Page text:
We measured the central and peripheral temperatures and physiological functions in 71 healthy, full-term neonates delivered vaginally or by cesarean section during the first 2 hours of life. The post-delivery care and warming method were similar in the two groups. The mean rectal and skin temperatures, rectal-skin temperature difference, systolic and diastolic blood pressures, and heart rate were comparable between neonates delivered vaginally and by cesarean section. In neonates delivered vaginally, the skin temperature was positively related to the ambient temperature at 60 min of age. No such relationships were noted for rectal temperatures of neonates delivered vaginally or rectal and skin temperatures of neonates delivered by cesarean section. We conclude that central and peripheral temperatures and central-peripheral temperature differences were comparable in full-term neonates delivered vaginally and by cesarean section during the first 2 hours of life. Vaginally delivered neonates have better-developed vasomotor control than neonates delivered by cesarean section during the immediate postnatal period.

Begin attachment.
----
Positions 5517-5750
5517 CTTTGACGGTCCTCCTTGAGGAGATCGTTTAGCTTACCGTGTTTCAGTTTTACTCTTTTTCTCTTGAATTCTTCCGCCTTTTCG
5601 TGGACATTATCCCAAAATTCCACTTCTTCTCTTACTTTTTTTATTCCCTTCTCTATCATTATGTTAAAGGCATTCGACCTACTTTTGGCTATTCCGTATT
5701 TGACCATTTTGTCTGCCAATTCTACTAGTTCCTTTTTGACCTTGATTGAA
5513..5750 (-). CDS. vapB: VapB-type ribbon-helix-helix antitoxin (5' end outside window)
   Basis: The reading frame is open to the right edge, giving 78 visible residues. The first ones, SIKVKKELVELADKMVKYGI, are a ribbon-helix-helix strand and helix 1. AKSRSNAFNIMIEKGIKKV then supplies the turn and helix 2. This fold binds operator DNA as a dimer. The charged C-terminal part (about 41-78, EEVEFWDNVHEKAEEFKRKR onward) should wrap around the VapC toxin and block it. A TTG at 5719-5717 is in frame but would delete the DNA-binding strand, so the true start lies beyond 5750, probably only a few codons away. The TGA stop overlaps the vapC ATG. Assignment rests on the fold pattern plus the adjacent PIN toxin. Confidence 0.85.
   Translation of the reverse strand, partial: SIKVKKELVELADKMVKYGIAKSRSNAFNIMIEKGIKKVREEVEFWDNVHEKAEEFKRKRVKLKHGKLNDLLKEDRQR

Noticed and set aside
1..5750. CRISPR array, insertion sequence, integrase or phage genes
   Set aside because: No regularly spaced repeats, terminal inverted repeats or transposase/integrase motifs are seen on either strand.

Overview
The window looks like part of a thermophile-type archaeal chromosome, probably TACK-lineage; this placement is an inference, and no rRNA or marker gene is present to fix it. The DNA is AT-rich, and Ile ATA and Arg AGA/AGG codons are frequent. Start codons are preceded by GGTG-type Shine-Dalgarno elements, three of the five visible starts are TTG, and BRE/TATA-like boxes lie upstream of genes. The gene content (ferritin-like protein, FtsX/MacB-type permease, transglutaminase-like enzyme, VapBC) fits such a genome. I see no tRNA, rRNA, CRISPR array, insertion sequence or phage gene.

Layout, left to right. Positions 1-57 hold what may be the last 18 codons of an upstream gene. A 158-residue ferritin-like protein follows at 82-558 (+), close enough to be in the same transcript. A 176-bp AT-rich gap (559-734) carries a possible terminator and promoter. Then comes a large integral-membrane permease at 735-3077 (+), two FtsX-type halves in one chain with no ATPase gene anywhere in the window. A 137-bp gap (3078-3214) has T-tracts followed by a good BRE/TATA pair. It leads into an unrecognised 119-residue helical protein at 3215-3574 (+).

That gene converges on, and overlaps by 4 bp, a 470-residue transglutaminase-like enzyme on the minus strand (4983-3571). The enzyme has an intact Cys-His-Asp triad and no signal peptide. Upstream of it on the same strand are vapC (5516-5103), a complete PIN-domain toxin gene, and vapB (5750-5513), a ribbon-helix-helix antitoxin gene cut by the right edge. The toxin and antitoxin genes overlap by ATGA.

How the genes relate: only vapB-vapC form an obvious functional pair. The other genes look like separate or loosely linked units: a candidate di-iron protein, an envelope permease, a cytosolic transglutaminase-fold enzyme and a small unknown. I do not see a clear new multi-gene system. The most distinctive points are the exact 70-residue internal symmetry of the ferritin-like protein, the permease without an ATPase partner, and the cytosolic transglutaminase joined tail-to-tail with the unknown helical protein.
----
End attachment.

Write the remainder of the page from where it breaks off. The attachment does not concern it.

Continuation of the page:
|Number of pages||4|
|Publication status||Published - Dec 2005|
- Central-peripheral temperature
- Cesarean section
- Vaginal delivery
ASJC Scopus subject areas
- Pediatrics, Perinatology, and Child Health